C57 mice increase wheel-running behavior following stress: Preliminary findings
University of Vermont, USA. Perceptual and Motor Skills
(Impact Factor: 0.66).
10/2011; 113(2):605-18. DOI: 10.2466/06.16.20.PMS.113.5.605-618
Exercise has been shown to reduce anxiety in both humans and animals. To date, there are few, if any studies that examine the effect of stress on self-selected exercise using an animal model. This study examined the effect of acute stress on wheel-running distance in mice. Forty 8-week-old, male C57BL/6J mice were randomly assigned to one of three groups: no stress + wheel-running experience, stress + wheel-running experience, or stress with no wheel-running experience. Stressed mice were exposed to foot shock in a brightly lit environment. Following treatment, wheel-running distances were observed for three hours. Stress significantly increased voluntary wheel-running in mice with wheel-running experience as compared to nonstressed controls and stressed mice with no wheel-running experience. These results suggest that mice familiar with wheel-running may self-select this exercise as a modality for the mitigation of accumulated anxiety.
Available from: Judith Grisel
- "Considerable data also suggest that wheel running has antidepressant effects, including stimulation of hippocampal neurogenesis (Crews et al., 2004;Onksen et al., 2012) and dampening of hypothalamic–pituitary–adrenal (HPA) hormone responses to emotional stressors (Droste et al., 2003). Running may also reduce anxiety-related behaviors in mice (Salam et al., 2009), and wheel running has been shown to increase following exposure to acute stress (footshock;Sibold et al., 2011). Several studies have investigated the effects of wheel running on voluntary alcohol consumption in rodents. "
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The effects of stress, including neuroendocrine and behavioral sequelae aimed at maintaining homeostasis, are associated with increased alcohol consumption. Because both stress and drinking are multifactorial, the mechanisms underlying the relationship are difficult to elucidate. We therefore employed an animal model investigating the influence of blocked access to a running wheel on drinking in C57BL/6J (B6) mice.Methods
In the first experiment, naïve, adult male and female subjects were individually housed for 2 weeks with 24-hour access to a running wheel and 12% ethanol (EtOH) in a 2-bottle, free choice paradigm. After determining baseline consumption and preference, experimental subjects had the running wheel placed in a locked position for 6 hours, and the EtOH bottle was removed during the first half of this period. Two subsequent experiments, again in adult, naïve B6 mice, examined the influence of locked running wheels on self-administration of 20% EtOH in a limited access paradigm, and blood EtOH concentrations (BECs) were determined on the final day of this protocol.ResultsIn all 3 studies, using both between- and within-subject analyses, females showed transient yet reliable increases in alcohol drinking during blocked access to a rotating activity, while drinking in male mice was largely insensitive to this manipulation, although both sexes showed appreciable BECs (>130 mg/dl in females and 80 mg/dl in males) following a 2-hour EtOH access period.Conclusions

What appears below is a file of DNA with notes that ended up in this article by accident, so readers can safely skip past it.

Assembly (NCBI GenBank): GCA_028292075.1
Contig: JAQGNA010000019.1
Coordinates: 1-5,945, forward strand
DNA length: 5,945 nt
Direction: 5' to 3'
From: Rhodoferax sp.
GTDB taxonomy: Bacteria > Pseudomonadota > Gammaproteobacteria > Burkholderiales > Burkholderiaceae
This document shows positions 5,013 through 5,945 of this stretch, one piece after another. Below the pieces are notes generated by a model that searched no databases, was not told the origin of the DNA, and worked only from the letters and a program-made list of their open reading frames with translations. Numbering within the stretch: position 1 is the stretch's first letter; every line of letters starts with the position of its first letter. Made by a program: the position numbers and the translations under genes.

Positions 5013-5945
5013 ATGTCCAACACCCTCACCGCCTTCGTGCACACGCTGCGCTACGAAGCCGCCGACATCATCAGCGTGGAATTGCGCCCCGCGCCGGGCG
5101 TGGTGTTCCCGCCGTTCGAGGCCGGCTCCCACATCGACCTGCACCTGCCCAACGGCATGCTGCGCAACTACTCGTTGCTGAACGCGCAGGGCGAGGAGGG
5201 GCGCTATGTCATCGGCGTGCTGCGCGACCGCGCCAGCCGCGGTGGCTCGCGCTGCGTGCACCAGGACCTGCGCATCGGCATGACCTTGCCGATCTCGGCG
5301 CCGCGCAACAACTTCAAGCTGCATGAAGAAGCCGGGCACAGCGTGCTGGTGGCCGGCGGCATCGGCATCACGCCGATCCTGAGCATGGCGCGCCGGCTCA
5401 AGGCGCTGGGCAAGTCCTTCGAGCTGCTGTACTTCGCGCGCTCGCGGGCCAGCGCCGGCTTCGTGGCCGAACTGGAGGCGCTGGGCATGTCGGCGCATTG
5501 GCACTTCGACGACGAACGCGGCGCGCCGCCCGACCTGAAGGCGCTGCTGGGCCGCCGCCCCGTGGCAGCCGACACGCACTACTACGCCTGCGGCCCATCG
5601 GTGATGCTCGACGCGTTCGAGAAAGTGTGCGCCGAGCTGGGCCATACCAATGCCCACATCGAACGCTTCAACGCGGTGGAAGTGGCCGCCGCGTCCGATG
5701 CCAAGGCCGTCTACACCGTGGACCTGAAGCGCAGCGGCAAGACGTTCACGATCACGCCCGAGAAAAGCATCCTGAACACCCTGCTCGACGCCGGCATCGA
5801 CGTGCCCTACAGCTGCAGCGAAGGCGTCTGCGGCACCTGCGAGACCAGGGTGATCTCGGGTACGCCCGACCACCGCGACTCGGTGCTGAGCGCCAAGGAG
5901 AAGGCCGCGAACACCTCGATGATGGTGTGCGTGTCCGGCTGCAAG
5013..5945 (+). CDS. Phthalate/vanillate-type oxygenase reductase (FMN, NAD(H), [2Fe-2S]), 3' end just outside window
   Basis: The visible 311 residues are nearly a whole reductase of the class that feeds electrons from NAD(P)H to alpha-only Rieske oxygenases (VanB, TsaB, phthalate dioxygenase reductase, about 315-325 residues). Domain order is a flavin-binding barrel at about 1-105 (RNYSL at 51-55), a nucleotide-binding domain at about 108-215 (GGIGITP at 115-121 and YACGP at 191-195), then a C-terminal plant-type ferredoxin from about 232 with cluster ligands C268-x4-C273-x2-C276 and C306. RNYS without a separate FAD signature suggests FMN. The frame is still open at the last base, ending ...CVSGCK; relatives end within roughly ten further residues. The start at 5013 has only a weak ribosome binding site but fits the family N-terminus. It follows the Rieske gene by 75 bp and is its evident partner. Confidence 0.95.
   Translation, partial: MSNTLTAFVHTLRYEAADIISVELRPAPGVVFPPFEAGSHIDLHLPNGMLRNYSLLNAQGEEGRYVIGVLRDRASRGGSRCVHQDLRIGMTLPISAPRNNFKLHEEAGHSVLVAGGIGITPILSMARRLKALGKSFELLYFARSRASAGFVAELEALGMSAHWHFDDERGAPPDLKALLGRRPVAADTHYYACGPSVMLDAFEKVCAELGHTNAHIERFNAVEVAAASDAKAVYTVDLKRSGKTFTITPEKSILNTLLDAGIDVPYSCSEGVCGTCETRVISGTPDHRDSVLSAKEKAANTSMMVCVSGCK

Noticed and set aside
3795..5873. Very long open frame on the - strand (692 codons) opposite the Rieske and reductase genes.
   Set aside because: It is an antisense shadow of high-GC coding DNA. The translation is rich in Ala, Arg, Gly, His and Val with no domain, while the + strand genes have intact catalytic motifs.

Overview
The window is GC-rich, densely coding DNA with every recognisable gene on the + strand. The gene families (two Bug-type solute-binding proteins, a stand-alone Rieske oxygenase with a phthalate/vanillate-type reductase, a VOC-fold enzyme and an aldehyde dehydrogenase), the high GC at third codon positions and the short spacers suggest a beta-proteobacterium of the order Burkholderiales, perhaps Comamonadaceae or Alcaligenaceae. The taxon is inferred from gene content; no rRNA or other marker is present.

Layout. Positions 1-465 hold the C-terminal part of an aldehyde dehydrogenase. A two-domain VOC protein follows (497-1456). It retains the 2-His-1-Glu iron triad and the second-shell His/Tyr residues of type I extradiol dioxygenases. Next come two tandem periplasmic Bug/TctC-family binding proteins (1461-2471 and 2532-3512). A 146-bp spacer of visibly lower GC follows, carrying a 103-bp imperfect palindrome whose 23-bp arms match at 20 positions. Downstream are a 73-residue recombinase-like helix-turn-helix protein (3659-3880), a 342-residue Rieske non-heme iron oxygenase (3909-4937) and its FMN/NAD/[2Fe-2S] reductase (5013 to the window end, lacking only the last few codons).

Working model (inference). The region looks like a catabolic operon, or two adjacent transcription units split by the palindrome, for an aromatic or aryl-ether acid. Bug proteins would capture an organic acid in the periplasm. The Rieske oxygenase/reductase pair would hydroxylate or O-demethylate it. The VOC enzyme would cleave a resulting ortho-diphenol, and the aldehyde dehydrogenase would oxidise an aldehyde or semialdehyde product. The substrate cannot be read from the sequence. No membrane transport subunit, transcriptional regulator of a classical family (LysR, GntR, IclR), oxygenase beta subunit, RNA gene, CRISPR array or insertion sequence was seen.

These data add to a burgeoning literature suggesting that the factors contributing to excessive alcohol use differ between males and females and that females may be especially sensitive to the influence of wheel manipulation. Elucidating the sex-dependent mechanisms mediating differences in alcohol sensitivity and response is critical to understanding the causes of alcoholism and in developing effective treatments and interventions.
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ABSTRACT: Pain and reward have been suggested to interact, and some evidence is provided by a rodent study showing that acutely injured animals are more motivated to reach a food reward while they do not increase food consumption, pointing at unaltered reward liking. Since no data exist in humans, we conducted a psychophysical experiment to test the effects of experimentally induced tonic pain on (1) the motivation to receive reward and (2) hedonic responses when being rewarded.
Forty healthy participants underwent two experimental sessions: in one, painful heat stimulation was continuously applied while participants played a monetary reward task; in the other, participants experienced non-painful warm stimulation while playing the task. In the task, participants needed to react quickly enough to a target cue to win the money associated with the particular trial ($0.04, $1 or $4). Reaction time to the target cue served as measure of motivation. Ratings after each trial on how much the participant liked the trial's outcome served as a measure of hedonic responses.
Pain increased the motivation to obtain reward when the incentive was high, indexed by decreased reaction times (repeated-measures analysis of variance, interaction pain × incentive; p = 0.009). In contrast to motivational drive, hedonic ratings of the rewarding stimuli were not influenced by pain.
Similar to existing rodent data, our results suggest a pain-induced mismatch of increased motivational drive with a lack of increased hedonic responses. This mismatch is discussed as perhaps reflecting a failed coping attempt, which is potentially relevant for chronic pain patients.
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